The best research on the Ballengee family of Summers County, West Virginia, indicates that the family patriarch, Isaac Ballengee, came from the Evi Bellange family in Burlington County, New Jersey. The various Ballengee family members from
Because of the lack of documentation there is quite a lot of legend that exists around Isaac, and when legend is repeated often enough, it is perceived as being factual, so I want to set the record straight by using what we know is true about Isaac.
|The Augusta County, Virginia, land grant for Isaac Bellangee in 1767.|
Some say that Isaac married
his wife, Jane, in Stokes County, NC about 1767. This is not true because
- Another source says that three
Ballengee brothers, Isaac, Eli, and one unnamed, came to
At least one writer reported that Isaac served in the Revolutionary War and was on guard duty in 1776 in
Some say that Isaac was born in 1719 on the Isle of Jersey in the English Channel when it was under British control, and another says that Isaac was a sailor who married Jean in NC about 1777. The Summers County Isaac was born about 1719, but there is no documentation that he was born on the Isle of Jersey. A search that was completed by the Channel Islands Family History Society on the Isle of Jersey revealed no mention of the Bellange surname, although there was a Bellanger family on Jersey, but not until the 18th Century when our Ballengees were already firmly established in America. In 1777 Isaac lived in Botetourt Co., Virginia. French-speaking immigrants who settled in New England and Virginia before 1680 were residents of the Channel Islands of Guernsey and Jersey, but most of them had lived in the Channel Islands a generation before they came to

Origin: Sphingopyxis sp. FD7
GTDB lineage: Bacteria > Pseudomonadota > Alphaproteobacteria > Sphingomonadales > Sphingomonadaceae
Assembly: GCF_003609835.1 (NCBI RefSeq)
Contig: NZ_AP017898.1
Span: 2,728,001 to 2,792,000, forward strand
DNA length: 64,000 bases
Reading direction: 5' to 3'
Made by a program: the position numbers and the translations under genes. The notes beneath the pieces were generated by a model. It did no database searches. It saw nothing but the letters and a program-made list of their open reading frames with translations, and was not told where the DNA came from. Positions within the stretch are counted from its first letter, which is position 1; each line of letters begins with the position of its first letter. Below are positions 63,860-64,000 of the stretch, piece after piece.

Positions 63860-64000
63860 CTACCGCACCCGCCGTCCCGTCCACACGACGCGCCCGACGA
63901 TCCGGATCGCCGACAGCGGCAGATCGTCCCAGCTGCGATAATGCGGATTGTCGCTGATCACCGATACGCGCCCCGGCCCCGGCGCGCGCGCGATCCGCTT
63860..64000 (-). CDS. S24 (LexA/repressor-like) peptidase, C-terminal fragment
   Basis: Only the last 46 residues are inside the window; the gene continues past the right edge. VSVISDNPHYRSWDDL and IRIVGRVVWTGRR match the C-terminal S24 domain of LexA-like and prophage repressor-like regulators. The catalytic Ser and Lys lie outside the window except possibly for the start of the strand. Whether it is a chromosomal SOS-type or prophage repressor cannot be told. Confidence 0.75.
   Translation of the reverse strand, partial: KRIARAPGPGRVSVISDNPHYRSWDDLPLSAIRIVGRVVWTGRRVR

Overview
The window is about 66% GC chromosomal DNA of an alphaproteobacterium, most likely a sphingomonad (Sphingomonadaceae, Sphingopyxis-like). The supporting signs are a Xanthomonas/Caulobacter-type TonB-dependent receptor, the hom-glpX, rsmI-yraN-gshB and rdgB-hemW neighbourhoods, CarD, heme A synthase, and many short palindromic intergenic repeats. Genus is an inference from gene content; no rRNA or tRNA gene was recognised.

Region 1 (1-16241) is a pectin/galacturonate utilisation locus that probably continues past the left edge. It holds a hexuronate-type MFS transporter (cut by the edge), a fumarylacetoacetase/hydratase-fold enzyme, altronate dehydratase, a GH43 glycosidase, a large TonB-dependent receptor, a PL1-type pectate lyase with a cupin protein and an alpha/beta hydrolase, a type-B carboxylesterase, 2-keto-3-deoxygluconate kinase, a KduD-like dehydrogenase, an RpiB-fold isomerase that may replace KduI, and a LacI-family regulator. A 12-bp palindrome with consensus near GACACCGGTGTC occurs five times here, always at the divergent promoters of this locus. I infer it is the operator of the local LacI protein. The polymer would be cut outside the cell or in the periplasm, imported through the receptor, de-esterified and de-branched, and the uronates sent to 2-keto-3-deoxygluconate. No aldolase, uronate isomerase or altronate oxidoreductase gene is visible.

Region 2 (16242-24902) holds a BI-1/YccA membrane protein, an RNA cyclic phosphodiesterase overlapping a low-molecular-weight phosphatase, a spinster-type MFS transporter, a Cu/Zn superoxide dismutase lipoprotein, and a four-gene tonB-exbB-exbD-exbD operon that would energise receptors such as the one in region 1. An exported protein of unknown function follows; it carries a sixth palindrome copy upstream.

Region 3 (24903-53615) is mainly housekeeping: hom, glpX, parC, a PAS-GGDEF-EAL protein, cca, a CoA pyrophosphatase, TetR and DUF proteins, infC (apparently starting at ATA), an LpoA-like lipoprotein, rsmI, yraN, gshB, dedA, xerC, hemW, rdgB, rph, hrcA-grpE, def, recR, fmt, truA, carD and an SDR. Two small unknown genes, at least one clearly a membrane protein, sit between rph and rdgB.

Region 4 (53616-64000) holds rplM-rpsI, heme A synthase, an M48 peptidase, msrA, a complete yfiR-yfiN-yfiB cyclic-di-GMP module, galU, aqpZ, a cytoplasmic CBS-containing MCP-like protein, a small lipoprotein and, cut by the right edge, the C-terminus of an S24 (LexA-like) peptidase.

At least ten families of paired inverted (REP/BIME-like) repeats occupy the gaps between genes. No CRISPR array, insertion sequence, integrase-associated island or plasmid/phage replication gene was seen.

On the subject of Isaac being a sailor, An Index to Seamen’s Protection Certificate Applications in the Port of Philadelphia, 1796-1823 (Dixon, 2001) lists an Isaac Bellangee. He is registered in the years 1807 and 1815 at the age of 18 and 25 respectively with a birth state of New Jersey. This may be the Isaac referred to by other researchers, but it is not the Isaac who settled Botetourt and Greenbrier Counties because he was deceased before 1807.
One researcher reported in The Greenbrier County Family Heritage Book that Isaac was married in
Another legend says that after their marriage, Isaac and Jean settled on the farm of his brother, Eli, near the Greenbrier River. A few years later they bought 185 acres. Isaac actually had a brother named Evi, but there is no documentation that he had a brother named Eli nor is there documentation that Evi obtained land or lived on the
Another mistaken story says that in 1787 Isaac received a land grant of 210 acres in
Nor is it true that Isaac received a land grant for service in the Revolution ca. 1780 nor that Jean was patented a tract of land 2 November 1800. In 1780 Isaac lived in
Harmon Ballengee says that Isaac was in
J. Bellangee Cox writes that Isaac was the son of Ives and Christian Bellangee, which is true, but much of Mr. Cox's information is not accurate. He says that Isaac moved from Pennsylvania to New Jersey, married, and had four children. His wife died, and Isaac left the children with his brother, Samuel, when he moved to